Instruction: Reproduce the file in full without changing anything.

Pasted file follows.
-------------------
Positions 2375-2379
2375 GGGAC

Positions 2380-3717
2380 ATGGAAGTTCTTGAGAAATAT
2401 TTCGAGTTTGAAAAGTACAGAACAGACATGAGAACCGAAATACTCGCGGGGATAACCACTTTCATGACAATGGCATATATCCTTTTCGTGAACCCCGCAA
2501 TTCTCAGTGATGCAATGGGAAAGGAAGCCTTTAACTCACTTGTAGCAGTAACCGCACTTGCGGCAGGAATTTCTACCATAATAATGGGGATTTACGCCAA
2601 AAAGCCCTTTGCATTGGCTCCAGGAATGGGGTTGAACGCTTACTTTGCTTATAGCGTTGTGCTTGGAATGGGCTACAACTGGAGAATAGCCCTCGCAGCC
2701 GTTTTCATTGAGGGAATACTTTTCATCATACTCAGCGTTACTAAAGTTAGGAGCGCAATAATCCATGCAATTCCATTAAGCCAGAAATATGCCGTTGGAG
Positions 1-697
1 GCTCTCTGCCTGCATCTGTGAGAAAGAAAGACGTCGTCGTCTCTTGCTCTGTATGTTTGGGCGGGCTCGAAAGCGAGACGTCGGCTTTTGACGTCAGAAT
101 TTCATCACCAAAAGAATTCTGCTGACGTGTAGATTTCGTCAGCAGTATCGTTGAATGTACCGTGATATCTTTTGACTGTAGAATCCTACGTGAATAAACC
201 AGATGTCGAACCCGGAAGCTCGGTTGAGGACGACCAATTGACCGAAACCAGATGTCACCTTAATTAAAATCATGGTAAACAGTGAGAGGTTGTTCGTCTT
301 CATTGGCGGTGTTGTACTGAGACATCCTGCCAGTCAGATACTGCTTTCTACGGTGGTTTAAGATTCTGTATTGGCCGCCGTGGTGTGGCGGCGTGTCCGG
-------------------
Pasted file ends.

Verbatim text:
Positions 2375-2379
2375 GGGAC

Positions 2380-3717
2380 ATGGAAGTTCTTGAGAAATAT
2401 TTCGAGTTTGAAAAGTACAGAACAGACATGAGAACCGAAATACTCGCGGGGATAACCACTTTCATGACAATGGCATATATCCTTTTCGTGAACCCCGCAA
2501 TTCTCAGTGATGCAATGGGAAAGGAAGCCTTTAACTCACTTGTAGCAGTAACCGCACTTGCGGCAGGAATTTCTACCATAATAATGGGGATTTACGCCAA
2601 AAAGCCCTTTGCATTGGCTCCAGGAATGGGGTTGAACGCTTACTTTGCTTATAGCGTTGTGCTTGGAATGGGCTACAACTGGAGAATAGCCCTCGCAGCC
2701 GTTTTCATTGAGGGAATACTTTTCATCATACTCAGCGTTACTAAAGTTAGGAGCGCAATAATCCATGCAATTCCATTAAGCCAGAAATATGCCGTTGGAG
Positions 1-697
1 GCTCTCTGCCTGCATCTGTGAGAAAGAAAGACGTCGTCGTCTCTTGCTCTGTATGTTTGGGCGGGCTCGAAAGCGAGACGTCGGCTTTTGACGTCAGAAT
101 TTCATCACCAAAAGAATTCTGCTGACGTGTAGATTTCGTCAGCAGTATCGTTGAATGTACCGTGATATCTTTTGACTGTAGAATCCTACGTGAATAAACC
201 AGATGTCGAACCCGGAAGCTCGGTTGAGGACGACCAATTGACCGAAACCAGATGTCACCTTAATTAAAATCATGGTAAACAGTGAGAGGTTGTTCGTCTT
301 CATTGGCGGTGTTGTACTGAGACATCCTGCCAGTCAGATACTGCTTTCTACGGTGGTTTAAGATTCTGTATTGGCCGCCGTGGTGTGGCGGCGTGTCCGG